Star-formation in ring galaxies: Multi-band observations
Not Available

New Observations of Extra-Disk Molecular Gas in Interacting Galaxy Systems, Including a Two-Component System in Stephan's Quintet
We present new CO (1-0) observations of 11 extragalactic tails andbridges in nine interacting galaxy systems, almost doubling the numberof such features with sensitive CO measurements. Eight of these 11features were undetected in CO to very low CO/H I limits, with the mostextreme case being the NGC 7714/5 bridge. This bridge contains luminousH II regions and has a very high H I column density(1.6×1021 cm-2 in the 55" CO beam), yet wasundetected in CO to rms T*R=2.4 mK. The H I columndensity is higher than standard H2 and CO self-shieldinglimits for solar-metallicity gas, suggesting that the gas in this bridgeis metal-poor and has an enhancedNH2/ICO ratio compared with theGalactic value. Only one of the 11 features in our sample wasunambiguously detected in CO, a luminous H I-rich star formation regionnear an optical tail in the compact group Stephan's Quintet. We detectCO at two widely separated velocities in this feature, at ~6000 and~6700 km s-1. Both of these components have H I and Hαcounterparts. These velocities correspond to those of galaxies in thegroup, suggesting that this gas is material that has been removed fromtwo galaxies in the group. The CO/H I/Hα ratios for bothcomponents are similar to global values for spiral galaxies.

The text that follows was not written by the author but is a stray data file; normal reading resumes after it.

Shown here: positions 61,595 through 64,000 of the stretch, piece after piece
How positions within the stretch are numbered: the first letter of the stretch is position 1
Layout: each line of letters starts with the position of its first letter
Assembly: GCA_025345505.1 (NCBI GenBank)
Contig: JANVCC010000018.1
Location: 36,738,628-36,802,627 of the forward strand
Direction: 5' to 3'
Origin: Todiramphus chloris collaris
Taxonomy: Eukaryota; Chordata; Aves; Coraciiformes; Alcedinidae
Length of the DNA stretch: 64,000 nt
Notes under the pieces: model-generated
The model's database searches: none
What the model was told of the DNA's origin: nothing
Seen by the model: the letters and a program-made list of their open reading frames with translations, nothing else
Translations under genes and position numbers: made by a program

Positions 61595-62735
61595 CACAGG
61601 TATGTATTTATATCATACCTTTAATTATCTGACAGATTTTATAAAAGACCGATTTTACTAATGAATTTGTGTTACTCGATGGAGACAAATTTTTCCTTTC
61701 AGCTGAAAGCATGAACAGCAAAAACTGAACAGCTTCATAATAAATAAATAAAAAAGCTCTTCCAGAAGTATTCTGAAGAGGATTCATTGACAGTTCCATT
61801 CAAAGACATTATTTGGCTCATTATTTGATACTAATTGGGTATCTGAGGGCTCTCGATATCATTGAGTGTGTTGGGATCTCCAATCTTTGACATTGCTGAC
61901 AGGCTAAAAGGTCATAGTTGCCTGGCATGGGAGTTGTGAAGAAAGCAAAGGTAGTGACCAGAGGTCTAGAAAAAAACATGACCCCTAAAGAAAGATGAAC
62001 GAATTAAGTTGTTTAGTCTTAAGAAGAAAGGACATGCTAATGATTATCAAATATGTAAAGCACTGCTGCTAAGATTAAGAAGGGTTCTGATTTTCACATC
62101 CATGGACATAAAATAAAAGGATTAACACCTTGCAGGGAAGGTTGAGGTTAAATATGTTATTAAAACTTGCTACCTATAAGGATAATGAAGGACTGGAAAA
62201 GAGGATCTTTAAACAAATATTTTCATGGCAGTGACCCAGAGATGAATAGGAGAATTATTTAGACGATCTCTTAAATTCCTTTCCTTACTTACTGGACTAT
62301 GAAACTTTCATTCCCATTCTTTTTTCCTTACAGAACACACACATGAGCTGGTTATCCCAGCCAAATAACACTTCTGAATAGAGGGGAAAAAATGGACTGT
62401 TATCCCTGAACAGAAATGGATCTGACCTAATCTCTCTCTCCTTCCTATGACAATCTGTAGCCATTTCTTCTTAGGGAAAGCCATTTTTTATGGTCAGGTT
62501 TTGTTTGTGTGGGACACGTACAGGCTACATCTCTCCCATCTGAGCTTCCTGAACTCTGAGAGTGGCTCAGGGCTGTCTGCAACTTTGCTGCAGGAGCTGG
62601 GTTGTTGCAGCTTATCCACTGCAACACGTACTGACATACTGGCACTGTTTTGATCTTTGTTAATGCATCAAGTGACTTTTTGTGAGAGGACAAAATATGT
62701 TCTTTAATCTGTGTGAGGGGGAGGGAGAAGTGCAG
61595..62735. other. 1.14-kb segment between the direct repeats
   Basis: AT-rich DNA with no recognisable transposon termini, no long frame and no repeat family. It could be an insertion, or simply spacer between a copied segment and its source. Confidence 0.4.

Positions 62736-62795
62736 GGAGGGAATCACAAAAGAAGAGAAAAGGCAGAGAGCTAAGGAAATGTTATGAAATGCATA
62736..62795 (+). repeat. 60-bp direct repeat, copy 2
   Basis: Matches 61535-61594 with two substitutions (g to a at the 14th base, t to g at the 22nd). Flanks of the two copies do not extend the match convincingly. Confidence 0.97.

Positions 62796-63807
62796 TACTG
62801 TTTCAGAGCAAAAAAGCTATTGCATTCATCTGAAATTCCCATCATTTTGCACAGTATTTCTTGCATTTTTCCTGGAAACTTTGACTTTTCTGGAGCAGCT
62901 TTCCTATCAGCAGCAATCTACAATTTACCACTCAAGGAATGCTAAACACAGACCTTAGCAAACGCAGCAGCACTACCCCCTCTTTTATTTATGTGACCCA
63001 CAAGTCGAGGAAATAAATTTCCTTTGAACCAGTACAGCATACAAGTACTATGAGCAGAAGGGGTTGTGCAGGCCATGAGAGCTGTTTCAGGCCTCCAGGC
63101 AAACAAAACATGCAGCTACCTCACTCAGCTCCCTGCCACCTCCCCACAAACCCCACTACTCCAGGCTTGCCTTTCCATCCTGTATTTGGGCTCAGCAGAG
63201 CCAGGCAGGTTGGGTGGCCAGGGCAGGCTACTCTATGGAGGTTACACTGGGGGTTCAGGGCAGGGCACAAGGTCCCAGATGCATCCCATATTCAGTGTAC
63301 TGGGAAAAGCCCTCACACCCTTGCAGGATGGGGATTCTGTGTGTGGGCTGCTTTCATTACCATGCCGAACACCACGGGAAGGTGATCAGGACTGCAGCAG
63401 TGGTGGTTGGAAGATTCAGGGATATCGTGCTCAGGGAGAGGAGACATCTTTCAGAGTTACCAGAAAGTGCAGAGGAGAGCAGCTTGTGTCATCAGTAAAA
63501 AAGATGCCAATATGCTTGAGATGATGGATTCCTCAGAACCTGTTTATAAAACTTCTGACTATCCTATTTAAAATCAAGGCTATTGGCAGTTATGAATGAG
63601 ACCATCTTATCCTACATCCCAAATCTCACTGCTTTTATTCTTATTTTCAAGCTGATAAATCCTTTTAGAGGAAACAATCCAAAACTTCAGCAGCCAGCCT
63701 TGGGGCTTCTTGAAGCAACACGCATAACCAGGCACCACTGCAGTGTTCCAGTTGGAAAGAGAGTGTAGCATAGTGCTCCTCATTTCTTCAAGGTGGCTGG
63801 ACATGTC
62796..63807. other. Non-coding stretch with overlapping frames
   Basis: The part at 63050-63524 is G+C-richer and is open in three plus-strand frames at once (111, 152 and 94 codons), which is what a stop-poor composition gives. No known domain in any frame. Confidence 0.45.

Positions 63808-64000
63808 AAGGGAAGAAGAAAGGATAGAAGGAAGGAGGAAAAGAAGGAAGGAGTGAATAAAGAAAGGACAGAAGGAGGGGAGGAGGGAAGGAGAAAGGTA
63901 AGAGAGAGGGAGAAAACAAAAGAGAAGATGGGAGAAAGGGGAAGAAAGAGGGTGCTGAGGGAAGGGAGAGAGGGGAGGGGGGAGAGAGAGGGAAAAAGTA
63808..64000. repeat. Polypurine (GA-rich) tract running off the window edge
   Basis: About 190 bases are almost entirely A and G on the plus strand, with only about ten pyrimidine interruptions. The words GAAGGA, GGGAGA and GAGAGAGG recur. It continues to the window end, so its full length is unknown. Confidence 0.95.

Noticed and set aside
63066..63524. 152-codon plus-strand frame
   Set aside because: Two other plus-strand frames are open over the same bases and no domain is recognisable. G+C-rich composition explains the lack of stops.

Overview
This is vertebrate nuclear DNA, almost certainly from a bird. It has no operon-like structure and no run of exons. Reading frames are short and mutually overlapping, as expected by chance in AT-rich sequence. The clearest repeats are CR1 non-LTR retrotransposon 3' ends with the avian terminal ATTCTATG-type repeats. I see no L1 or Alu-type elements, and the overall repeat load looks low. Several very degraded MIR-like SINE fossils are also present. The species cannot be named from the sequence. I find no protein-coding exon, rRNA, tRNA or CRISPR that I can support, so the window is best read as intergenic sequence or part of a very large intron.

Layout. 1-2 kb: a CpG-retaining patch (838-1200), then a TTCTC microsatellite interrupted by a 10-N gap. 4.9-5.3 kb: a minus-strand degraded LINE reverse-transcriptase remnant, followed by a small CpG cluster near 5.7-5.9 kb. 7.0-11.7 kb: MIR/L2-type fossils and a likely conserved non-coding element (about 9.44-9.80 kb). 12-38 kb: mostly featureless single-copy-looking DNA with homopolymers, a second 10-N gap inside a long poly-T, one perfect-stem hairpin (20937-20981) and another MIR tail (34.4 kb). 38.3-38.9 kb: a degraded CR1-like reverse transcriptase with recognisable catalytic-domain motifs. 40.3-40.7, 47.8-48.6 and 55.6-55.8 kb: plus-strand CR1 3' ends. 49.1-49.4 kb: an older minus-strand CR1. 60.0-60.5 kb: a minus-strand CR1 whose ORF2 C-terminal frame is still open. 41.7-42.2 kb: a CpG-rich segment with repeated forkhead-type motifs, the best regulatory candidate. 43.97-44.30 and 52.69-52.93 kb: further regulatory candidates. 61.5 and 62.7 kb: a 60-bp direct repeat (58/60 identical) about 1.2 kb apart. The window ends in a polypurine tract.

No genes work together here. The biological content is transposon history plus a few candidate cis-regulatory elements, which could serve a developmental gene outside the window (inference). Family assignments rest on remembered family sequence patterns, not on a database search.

Nearby Optical Galaxies: Selection of the Sample and Identification of Groups
In this paper we describe the Nearby Optical Galaxy (NOG) sample, whichis a complete, distance-limited (cz<=6000 km s-1) andmagnitude-limited (B<=14) sample of ~7000 optical galaxies. Thesample covers 2/3 (8.27 sr) of the sky (|b|>20deg) andappears to have a good completeness in redshift (97%). We select thesample on the basis of homogenized corrected total blue magnitudes inorder to minimize systematic effects in galaxy sampling. We identify thegroups in this sample by means of both the hierarchical and thepercolation ``friends-of-friends'' methods. The resulting catalogs ofloose groups appear to be similar and are among the largest catalogs ofgroups currently available. Most of the NOG galaxies (~60%) are found tobe members of galaxy pairs (~580 pairs for a total of ~15% of objects)or groups with at least three members (~500 groups for a total of ~45%of objects). About 40% of galaxies are left ungrouped (field galaxies).We illustrate the main features of the NOG galaxy distribution. Comparedto previous optical and IRAS galaxy samples, the NOG provides a densersampling of the galaxy distribution in the nearby universe. Given itslarge sky coverage, the identification of groups, and its high-densitysampling, the NOG is suited to the analysis of the galaxy density fieldof the nearby universe, especially on small scales.

Galaxy collisions.